Hello and welcome to author Lynne Shelby, whose latest novel is called The One That I Want. She joins me today to talk about her writing process, from idea to editing. Over to you, Lynne.
An idea for a novel usually comes to me when I’m least expecting it. A sepia photo in an old family album, an overheard conversation on a train, a visit to a museum, have all inspired a story. Once I have that initial idea, I find that sooner or later my main characters appear in my head, demanding that their story be told. I only know the beginning and ending of my novel at this stage, so I make a few notes or at most a rough outline and then sit down at my laptop and start typing, introducing my hero to my heroine and seeing what happens – hopefully sparks will fly! There seems to be a moment when the main characters take over the plot, while minor characters have a habit of insisting on their own sub-plot – or even their own novel!
On a typical writing day, I aim to be at my desk in my writing room by 9.30. Before I begin writing, I read back over everything I wrote the day before to get back into the world of my story, and then, ideally, I write for about three hours, or maybe more, usually producing between 800 to 1,000 words – a couple of hundred of which will probably get deleted in the next draft!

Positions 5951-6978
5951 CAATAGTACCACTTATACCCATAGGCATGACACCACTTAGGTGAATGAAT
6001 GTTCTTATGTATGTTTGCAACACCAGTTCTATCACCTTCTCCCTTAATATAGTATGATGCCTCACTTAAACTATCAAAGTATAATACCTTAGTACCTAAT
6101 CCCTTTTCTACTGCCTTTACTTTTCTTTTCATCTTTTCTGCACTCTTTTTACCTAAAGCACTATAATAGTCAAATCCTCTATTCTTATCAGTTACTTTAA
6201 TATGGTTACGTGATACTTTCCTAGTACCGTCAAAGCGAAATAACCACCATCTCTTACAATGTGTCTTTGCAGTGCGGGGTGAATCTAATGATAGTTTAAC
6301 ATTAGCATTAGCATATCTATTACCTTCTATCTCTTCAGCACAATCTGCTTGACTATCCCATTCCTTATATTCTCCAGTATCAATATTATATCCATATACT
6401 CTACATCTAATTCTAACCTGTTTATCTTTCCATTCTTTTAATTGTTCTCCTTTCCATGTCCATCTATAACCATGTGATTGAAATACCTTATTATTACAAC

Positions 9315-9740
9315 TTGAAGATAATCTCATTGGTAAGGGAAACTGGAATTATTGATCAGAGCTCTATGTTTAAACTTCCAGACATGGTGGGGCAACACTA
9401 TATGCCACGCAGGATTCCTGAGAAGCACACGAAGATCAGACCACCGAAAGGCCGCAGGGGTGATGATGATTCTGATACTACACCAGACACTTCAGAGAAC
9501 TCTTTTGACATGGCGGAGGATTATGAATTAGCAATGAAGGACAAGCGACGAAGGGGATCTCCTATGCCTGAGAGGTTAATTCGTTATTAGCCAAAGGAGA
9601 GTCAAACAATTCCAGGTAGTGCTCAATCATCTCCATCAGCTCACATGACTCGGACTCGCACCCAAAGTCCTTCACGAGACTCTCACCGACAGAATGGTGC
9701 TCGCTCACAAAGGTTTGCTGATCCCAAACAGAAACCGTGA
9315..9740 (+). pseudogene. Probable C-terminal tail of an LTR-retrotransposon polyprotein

In many ways, my actual writing process hasn’t changed a great deal since I started writing – it’s been more a case of my discovering which ‘tools of the trade’ work best for me as I write. When I was about three-quarters of the way through writing the book that was to become my first published novel, I went back and read it through from the beginning, making brief notes about the plot so far and a rough timescale over which the action was taking place. By then I had a clearer idea of where the story was going, and it was at that stage that I planned future chapters to make sure that the plot and sub-plots were tied up before the end of the book. When I wrote my second novel, The One That I Want, which was published in July 2018, I did much the same, except when I came to read through the manuscript, I decided to make a chart for each chapter with more notes about the events of the plot and each stage of my characters’ emotional journeys, and a detailed timeline. I found this made keeping the plot on track much easier when I came to the next draft, and I now do the same for each book I write.
The other way my writing process has evolved is that I edited my first novel as I wrote it, and also wrote the story in the order it would appear on the page. With my second novel, I edited far less while I was writing the first draft, and when I came to a scene that wasn’t working, I made bullet points for the main events that needed to happen, and went on to the next chapter – which meant I could see where the story was going far sooner.by